On behalf of client Persimmon Homes Ltd,whom we have previously worked with on several piling schemes, Aarsleff Ground Engineering has undertaken the ground improvement package for a new housing development on Otterham Quay Lane in Rainham, Kent.
Specifically, Aarsleff installed, 600No. compaction grout holes and 750 m3 of mortar over a 12-week period following behind with the installation of some 3,196No. 200mm 15m-long driven precast concrete piles.
Technically, the use of compaction grouting has been very effective in mitigation of the risk of solution features beneath the site.
Solution features are common phenomena within chalk areas, formed by dissolution of the chalk as a result of chemical weathering.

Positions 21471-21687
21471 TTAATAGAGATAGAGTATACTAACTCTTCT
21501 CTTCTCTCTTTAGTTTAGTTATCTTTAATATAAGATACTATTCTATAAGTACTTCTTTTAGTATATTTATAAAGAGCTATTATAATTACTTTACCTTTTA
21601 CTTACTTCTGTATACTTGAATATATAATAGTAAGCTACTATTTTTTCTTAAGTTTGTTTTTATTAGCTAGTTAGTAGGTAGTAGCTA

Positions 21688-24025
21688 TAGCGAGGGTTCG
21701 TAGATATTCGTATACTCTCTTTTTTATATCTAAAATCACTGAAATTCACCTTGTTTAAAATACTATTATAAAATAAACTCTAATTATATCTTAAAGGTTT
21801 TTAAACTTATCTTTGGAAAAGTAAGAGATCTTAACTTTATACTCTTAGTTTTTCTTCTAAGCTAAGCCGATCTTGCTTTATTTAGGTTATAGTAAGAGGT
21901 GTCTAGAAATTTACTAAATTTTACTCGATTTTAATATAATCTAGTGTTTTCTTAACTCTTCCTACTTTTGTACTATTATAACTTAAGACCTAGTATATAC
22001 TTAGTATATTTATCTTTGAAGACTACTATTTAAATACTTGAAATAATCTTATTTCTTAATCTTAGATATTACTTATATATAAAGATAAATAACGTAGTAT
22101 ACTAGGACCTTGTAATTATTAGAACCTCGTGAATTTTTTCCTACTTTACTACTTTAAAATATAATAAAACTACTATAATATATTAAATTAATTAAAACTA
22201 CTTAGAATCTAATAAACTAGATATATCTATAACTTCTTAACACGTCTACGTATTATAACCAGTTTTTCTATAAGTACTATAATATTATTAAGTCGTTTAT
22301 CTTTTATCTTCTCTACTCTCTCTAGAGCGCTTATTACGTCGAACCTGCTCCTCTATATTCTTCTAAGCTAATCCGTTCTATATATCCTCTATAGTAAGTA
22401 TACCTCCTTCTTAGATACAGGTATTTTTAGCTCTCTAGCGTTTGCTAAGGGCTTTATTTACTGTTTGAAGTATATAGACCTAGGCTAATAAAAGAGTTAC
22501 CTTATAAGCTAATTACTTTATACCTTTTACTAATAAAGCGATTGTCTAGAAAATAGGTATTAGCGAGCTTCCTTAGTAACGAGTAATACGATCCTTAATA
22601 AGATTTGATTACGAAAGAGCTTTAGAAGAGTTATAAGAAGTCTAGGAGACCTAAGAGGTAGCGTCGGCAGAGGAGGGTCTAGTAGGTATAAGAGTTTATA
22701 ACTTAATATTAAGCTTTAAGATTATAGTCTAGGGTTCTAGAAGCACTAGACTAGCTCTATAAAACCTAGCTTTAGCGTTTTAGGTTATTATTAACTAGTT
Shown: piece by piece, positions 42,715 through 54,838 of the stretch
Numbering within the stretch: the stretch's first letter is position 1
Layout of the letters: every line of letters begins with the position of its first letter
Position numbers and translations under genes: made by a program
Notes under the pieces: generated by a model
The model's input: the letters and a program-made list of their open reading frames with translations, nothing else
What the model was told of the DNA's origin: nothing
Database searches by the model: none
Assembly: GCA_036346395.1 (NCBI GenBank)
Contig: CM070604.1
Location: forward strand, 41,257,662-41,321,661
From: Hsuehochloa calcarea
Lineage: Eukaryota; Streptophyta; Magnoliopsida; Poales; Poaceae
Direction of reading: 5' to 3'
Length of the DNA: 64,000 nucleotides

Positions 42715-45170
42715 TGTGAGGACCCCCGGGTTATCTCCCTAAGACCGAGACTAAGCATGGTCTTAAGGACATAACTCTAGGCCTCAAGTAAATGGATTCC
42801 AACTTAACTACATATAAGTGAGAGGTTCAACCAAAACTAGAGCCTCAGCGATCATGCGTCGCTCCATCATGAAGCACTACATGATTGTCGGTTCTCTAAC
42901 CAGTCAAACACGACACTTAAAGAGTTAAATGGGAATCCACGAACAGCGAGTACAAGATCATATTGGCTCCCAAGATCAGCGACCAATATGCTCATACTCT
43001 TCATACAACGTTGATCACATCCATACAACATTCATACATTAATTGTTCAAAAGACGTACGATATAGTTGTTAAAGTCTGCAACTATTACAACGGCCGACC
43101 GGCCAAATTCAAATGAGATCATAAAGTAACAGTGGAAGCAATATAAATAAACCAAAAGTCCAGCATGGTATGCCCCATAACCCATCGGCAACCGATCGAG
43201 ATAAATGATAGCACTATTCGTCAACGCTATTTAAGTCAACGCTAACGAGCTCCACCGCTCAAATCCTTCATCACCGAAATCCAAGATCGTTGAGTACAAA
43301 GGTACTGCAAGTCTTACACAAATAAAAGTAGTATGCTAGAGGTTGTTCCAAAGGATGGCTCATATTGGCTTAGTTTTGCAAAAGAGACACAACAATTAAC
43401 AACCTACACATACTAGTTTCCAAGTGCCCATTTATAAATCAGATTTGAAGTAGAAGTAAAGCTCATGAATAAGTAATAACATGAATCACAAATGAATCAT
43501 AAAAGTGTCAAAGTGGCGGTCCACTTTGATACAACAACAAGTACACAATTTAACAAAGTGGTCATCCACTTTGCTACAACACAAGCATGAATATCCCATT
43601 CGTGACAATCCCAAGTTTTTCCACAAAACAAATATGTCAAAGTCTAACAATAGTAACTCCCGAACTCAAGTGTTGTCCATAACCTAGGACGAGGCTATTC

These solution features pose a risk to development and infrastructure works in these areas due to the presence of soft or loose infill materials which can lead to settlement and collapse.
On this site, compaction grouting has been used to stabilise solution features and metastable ground beneath roads and hardstanding areas as well as domestic gardens.
The property themselves being supported on Driven Precast Piles (DPC). Compaction grouting is a process employed for increasing the density of the soil by injecting a stiff, mortar-like grout under pressure through cased boreholes.
The grouting is usually carried out bottom-up, in successive stages of about 1m. As the grout is pumped in, it gradually forms a bulb which pushes the surrounding soil to the side, thereby increasing the relative density of the soil.
The degree of densification depends on the type of soil treated and the grid pattern for the injection points. Injection rates have varied from 2 to 6m3 per hour, with injection pressures in the range of 1 to 4MPa.
All the properties which have suspended floors are being supported on driven precast piles
(DPC), supplied by our sister manufacturing company Centrum Pile.